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“Green Acres” or the Conversion From Businesswoman to Country Girl

05/26/21  |  Hertha Wolff-Arend

“Green Acres” or the conversion from Businesswoman to Country Girl

When we moved to Paso Robles over 15 years ago, I didn’t know what to expect. I left the corporate world working for a big advertising corporation in Frankfurt, Germany and moved with my husband and son into the back country of Paso Robles. I am a local Realtor® based in Paso Robles. I understand the challenge of moving into a rural area and I like to share my experience with my clients and everybody else who considers to make a lifestyle change.

Learning by doing is how I tackled this change of a lifestyle. I was lucky to hiring a ranch help who turned into a friend and source of wisdom. Today, I want to share what I have learned so far and help my clients to avoid making the same mistakes I made. Let me just begin with a few anecdotes that can give you a broad idea what to expect in case you are planning to leave a metropolitan city like LA or San Francisco to live a more laid-back life in the country. If the pandemic taught us one thing, it is that we can work from anywhere if needed. Thank you to the worldwide web for allowing us to work and learn remotely!

  • First of all, as a newcomer, be prepared for a much slower pace of life. There is a reason why they call San Luis Obispo, SlO(w) County. Compared to life in the big city, people here still take their time to get things done. It actually feels good to be surrounded by kindness and a slower pace of life, but there is a downside to it as well. Service companies, contractors, handymen etc. might need more time to come out to your place to serve you. It is a good idea to develop a basic skill set and get things done by yourself. Good handymen are rare and usually booked out. I am pretty much hands on in the meantime, at least when it comes to anything that has to do with classic ranch work. I didn’t know it was in me, but I can handle a tractor, drag the arena, fix fences… just to name a few of my new skills.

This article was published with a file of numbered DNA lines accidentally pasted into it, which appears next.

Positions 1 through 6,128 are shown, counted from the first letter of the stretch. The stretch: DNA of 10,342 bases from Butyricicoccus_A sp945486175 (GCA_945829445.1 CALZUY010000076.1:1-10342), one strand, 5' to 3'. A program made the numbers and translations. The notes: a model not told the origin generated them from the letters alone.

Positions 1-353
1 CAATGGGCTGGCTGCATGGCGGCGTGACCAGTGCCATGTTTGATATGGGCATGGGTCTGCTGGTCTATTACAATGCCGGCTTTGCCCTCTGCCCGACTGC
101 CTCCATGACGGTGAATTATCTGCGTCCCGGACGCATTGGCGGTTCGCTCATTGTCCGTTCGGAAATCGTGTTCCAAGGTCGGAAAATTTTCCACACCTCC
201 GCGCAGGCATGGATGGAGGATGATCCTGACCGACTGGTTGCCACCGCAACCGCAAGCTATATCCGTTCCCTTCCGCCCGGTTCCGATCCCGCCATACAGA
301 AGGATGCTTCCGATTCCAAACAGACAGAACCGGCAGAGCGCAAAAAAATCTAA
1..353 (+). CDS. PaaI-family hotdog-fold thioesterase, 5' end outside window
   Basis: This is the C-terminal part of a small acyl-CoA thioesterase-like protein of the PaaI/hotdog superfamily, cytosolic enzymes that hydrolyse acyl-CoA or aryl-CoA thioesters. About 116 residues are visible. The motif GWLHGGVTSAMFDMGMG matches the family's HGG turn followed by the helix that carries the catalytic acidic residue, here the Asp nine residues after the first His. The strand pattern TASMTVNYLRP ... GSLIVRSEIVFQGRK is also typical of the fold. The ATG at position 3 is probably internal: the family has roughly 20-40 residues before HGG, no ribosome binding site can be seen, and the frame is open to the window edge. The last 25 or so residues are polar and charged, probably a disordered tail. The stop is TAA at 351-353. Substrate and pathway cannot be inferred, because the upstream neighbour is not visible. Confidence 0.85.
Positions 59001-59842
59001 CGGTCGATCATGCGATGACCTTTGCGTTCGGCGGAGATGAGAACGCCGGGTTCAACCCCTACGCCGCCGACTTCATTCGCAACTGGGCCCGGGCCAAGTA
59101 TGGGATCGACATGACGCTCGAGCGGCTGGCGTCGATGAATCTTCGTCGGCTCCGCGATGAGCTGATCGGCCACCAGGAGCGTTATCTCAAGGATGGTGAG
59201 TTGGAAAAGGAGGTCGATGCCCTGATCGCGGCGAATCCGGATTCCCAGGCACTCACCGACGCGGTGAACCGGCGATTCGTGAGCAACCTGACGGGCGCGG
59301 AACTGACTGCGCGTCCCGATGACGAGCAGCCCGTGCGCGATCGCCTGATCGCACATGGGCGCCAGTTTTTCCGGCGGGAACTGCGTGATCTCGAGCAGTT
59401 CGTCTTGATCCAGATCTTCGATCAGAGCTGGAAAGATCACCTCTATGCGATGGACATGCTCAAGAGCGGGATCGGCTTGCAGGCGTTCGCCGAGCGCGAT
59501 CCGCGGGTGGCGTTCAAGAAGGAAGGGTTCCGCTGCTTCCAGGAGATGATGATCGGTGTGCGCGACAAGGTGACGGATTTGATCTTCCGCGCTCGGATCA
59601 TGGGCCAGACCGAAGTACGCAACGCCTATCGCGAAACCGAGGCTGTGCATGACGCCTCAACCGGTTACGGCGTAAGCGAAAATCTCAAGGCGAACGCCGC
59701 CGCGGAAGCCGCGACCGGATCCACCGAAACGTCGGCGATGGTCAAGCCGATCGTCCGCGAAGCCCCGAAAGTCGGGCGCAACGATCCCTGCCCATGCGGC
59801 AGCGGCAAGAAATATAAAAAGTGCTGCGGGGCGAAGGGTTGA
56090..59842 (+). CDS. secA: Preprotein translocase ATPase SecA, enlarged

• Secondly, make sure you have a few people on speed dial if needed. Broken water pipes, snakes in the garage, horses having a colic, somebody got injured… just to name a few unforeseen disasters. Know your neighbors, even though next door seems fairly far away. People are helpful and when I had my first confrontation with a snake in my garage, I was very grateful for my neighbor’s courage removing the unwanted intruder. Have at least two vets in your contacts you can call in case one of your animals needs help. Vets come to your home 24/7 but only if you created a relationship and you are in their client file. The same applies to farriers, hay delivery and any other essential services.
  • Thirdly, start learning anything you need to know to enjoy your new lifestyle. I had to get used to occasional snake encounters, hearing the coyotes screaming in the night and not to forget the tarantulas that are crawling out of their holes in September/October. For me as a City Girl, these seemed to be problems I would not be able to overcome. When I understood that all of those critters didn’t want to have anything to do with me, we are now all friendly cohabitating without any problems.
  • Last but not least, be yourself and create the environment you were longing for. You might miss the cultural life, the variety of shops and the big brand stores, but you can always hop into your car and get your taste of city life. Country living does not prevent you from nurturing your relationship with the big city, but it offers you the opportunity to breathe fresh air, live your life comfortably, being in the moment and living close to nature. It is not that there is no ‘life’ in the area. Paso Robles is the new Napa or Sonoma with great bars and restaurants. San Luis Obispo is a City with charm and opportunities just to name a few.

In this blog I shared my personal views and opinion and I talk about my own experience. Please feel free to share your story and how you adjusted to Country living.